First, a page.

In August 2014, after a ten-year odyssey through the solar system, the European Space Agency’s Rosetta spacecraft finally rendezvoused with its target, a comet named 67P/Churyumov–Gerasimenko. Three months later, Rosetta sent down Philae, a lander, to dock on the surface of this mass of rock and dust hurtling through space 300 million kilometers from earth. Philae skipped off the comet’s surface twice before skidding to a stop in a shadowy niche. The Europeans had done it. For the first time in history, humans had caught up with a comet and landed a probe on its surface.
Now, Philae is riding Churyumov–Gerasimenko toward the inner solar system with Rosetta chasing behind. As this odd gang nears the sun, light should be able to reach Philae in its shady nook on the comet. Then the probe will be able to re-charge its solar-powered batteries and send more data back to scientists on Earth.
What’s next for the European Space Agency?
Headquartered in Paris, France, the European Space Agency (ESA) was founded by ten Western European countries in 1975. The agency now has 21 member countries, most of which are also members of the European Union. ESA’s operating budget stands at roughly $5 billion a year, a little less than a fourth of NASA’s. The comet landing is definitely ESA’s most exciting recent achievement, but the Europeans have even more ambitious projects planned.
In 2016, ESA will launch the ExoMars mission by sending a new orbiter to circle Earth’s nearest planetary neighbor. Two years later, ESA will send another spacecraft to Mars with a lander onboard. The ExoMars rover will explore the Martian wasteland, looking for life with a two-meter-long drill that can probe beneath the surface. If successful, it will be the first time ESA will have landed a vehicle on another planet.
At the same time, ESA is also gearing to explore the Jovian moons. The Jupiter Icy Moon Explore mission, which has the tortuous, inexplicable acronym of JUICE, will launch a Jupiter-bound spacecraft in 2022. The spacecraft will observe Ganymede, Callisto, and, fittingly, Europa, three of the giant planet’s moons. Each likely contains vast amounts of water and could theoretically support life.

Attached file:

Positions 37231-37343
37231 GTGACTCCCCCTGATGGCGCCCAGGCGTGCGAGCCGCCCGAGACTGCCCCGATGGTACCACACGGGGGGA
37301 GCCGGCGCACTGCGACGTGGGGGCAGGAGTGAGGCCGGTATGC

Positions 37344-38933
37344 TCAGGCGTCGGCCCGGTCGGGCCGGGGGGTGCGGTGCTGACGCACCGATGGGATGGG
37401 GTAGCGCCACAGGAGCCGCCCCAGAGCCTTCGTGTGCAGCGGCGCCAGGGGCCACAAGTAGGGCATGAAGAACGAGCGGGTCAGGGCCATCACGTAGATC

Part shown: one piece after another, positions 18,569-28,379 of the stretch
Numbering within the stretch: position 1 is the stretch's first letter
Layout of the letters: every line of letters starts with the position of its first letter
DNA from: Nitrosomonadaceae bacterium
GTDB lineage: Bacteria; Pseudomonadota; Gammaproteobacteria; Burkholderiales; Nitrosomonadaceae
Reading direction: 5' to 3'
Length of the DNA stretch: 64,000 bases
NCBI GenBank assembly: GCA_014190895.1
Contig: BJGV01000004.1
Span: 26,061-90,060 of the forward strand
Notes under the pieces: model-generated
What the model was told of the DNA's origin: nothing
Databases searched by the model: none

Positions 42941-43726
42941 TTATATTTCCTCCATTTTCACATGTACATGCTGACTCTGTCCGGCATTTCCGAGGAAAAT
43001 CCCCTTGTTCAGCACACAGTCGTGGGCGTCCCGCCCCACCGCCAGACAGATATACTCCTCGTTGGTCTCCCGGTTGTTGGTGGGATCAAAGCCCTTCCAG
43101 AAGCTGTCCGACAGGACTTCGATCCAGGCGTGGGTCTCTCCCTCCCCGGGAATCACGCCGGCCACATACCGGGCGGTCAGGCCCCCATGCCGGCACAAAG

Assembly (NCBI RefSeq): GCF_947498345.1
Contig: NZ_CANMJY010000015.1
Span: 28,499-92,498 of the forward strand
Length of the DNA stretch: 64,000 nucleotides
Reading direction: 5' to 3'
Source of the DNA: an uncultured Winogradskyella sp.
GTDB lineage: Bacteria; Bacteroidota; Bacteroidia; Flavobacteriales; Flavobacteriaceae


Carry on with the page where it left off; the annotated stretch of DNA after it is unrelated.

In addition to probes, ESA is also contemplating further human exploration of the solar system. To facilitate long-distance space travel, European scientists are now studying bears and the Arctic ground squirrel to learn the secrets of hibernation, and how they might be applied to human bodies. If there were a way to lower astronauts’ body temperatures and put astronauts into long-term stasis, this would cut down the amount of food and water needed for interplanetary travel.
As Leopold Summerer, ESA’s head of advanced concepts, told the Washington Post recently, “We see the science has advanced enough to put some of the science fiction into the realm of science reality.” While research is ongoing, it remains unclear whether human beings can enter a state of long-term hibernation and survive.
ESA’s most consequential new work, however, may occur so close to home that hibernation wouldn’t be necessary. The agency is looking toward the moon as the next step in extraterrestrial human habitation beyond the International Space Station. In a video released earlier this year (and embedded below), the organization made the case for the importance of returning to the moon and establishing a long-term, human presence at the lunar south pole. There, shielded from the radio interference of Earth, scientists would gain a new, clearer vantage point from which they can observe the solar system and the Milky Way galaxy.
ESA believes that “[i]n the future, the moon can become a place where the nations of the world can come together to understand our common origins, to build a common future, and to share a common journey beyond.” From these new international bases on the moon, the hope will be to launch even more daring missions to other planets and, perhaps, to other stars.